(3) As someone mentioned, Classmates.com would also fall into the category of early social networks.
(4) I also wouldn’t leave out eBay. People socializing online around a shared hobby or interest may have actually started with eBay. There are countless stories of real-life relationships formed via interaction on eBay.
Please note that the definition of a “social network site” is at the top of the article. I’m specifically focused on sites that have profiles and a publicly articulated list of friends (not just buddylists) that are visible on the profile to anyone who has permission to see the profile.
What about Yelp! Inc.? They’ve only been around since late 2004, but there are profile pages, and a publicly articulated list of friends is clearly visible on each one. Plus, the two unusual bits about Yelp are that (1) they have the Yelp Elite, which serves a physical community/event organizing and development function as well; (2) they have what i think of as something like a gift economy centered around reviews of neighborhood establishments. People provide useful, cool, and funny reviews as gifts to generate status within the community, which in turn provides tangible benefits like Elite status (which offers networking opportunities, open bars, meals and other perks at Elite events sponsored by local businesses).
Is it too late to contribute an article about mySpace to your special issue?
Wow, your characterization, on On the Media, of MySpace as a subcultural hotbed was just way off. In very general terms, MySpace is for really young teenagers, and, frankly, for red-state, Everybody Loves Raymond/Mind of Mencia types.
Facebook is still largely made up of middle- and upper-class collegians, but that’s changing, too. There is a split, but it’s not the one you describe at all. What’s basically happening is that smart people and professionals are flocking to Facebook, and their opposite number are flocking to MySpace to design loud, ugly, typo-riddled pages and assault users with their favorite Christina Aguillara or Good Charlotte song. Just like some people move to NYC or San Francisco, and others stay in White Plains or Fremont.
Neither site represents any kind of subculture.
Er… that’s Christina Aguilera, Bob.
I was just passing by, and saw your blog.
I do not know, it is in the scope of your research or not, but probably as you already now MUDs, MOOs and similar things are the first successors for the social networking sites. Some of these applications were games and some others were used as social networking sites, where people had certain profiles, homes, objects, a kind of reputation points and etc., when there was no graphical data on the applications because of the low bandwidth.
If you need more information, let me know.
Some comments on the WIP:
– For profile centric SNS is it worth drawing the distinction more explicitly between FOAF/meeting people/exploring the social map type sites (linkedin, original friendster etc) vs the sites that are used to communicate with an existing network? Its sort of a throw away line mid paragraph one but seems like a central distinction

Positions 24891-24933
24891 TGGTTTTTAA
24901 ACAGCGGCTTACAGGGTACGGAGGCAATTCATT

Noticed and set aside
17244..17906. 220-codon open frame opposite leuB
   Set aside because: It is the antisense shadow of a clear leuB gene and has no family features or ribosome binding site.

– Targeting of SNS audiences is often accidental and a function of viral growth. If viral coefficient (= av num of new users invited by a single user) in some subgroup is 1 then that group grows unboundedly. So any subgroup with a viral coefficient >1 quickly grows to dominate the whole population of a SNS (because it grows unbounded while the other groups grow boundedly) , and this can become self perpetuating as new members view the existing population to decide if they are “like them” enough to join. (this can be rectified by sectioning out groups e.g. by IP address). Hence Orkut’s unintentional growth in Brazil and India, Friendster’s unintentional growth in South East Asia, Xuqa’s in Turkey, Tagged’s in the US urban communities etc.
– Dogster and catster are really targeted at dog and cat owners, not dogs and cats per se.
– Given its size, bebo seems underrepresented in the article.
– Is it worth drawing the behavioral distinction more clearly between profile centric SNS (where major activities are around communication, performance and self expression) and the other sites where profiles are an adjunct to content? This is partially address through examples in your penultimate paragraph but could be made more explicit.
Maybe one very minor correction:
“LinkedIn makes a portion of an individual’s profile visible this way, but requires viewers to have an account to view the entire profile.”
“LinkedIn allows you to either hide or fully disclose your profile, or make a portion of your profile visible to all, and the entire profile visible to paying members.”
(at least, that is how I undestood it)
The money aspect is certainly not the key element on most SNS, but it’s interesting to see one case where it is the control element (because paying members are head-hunters).
Otherwise, great stuff: I’ve already quoted you in my drafts.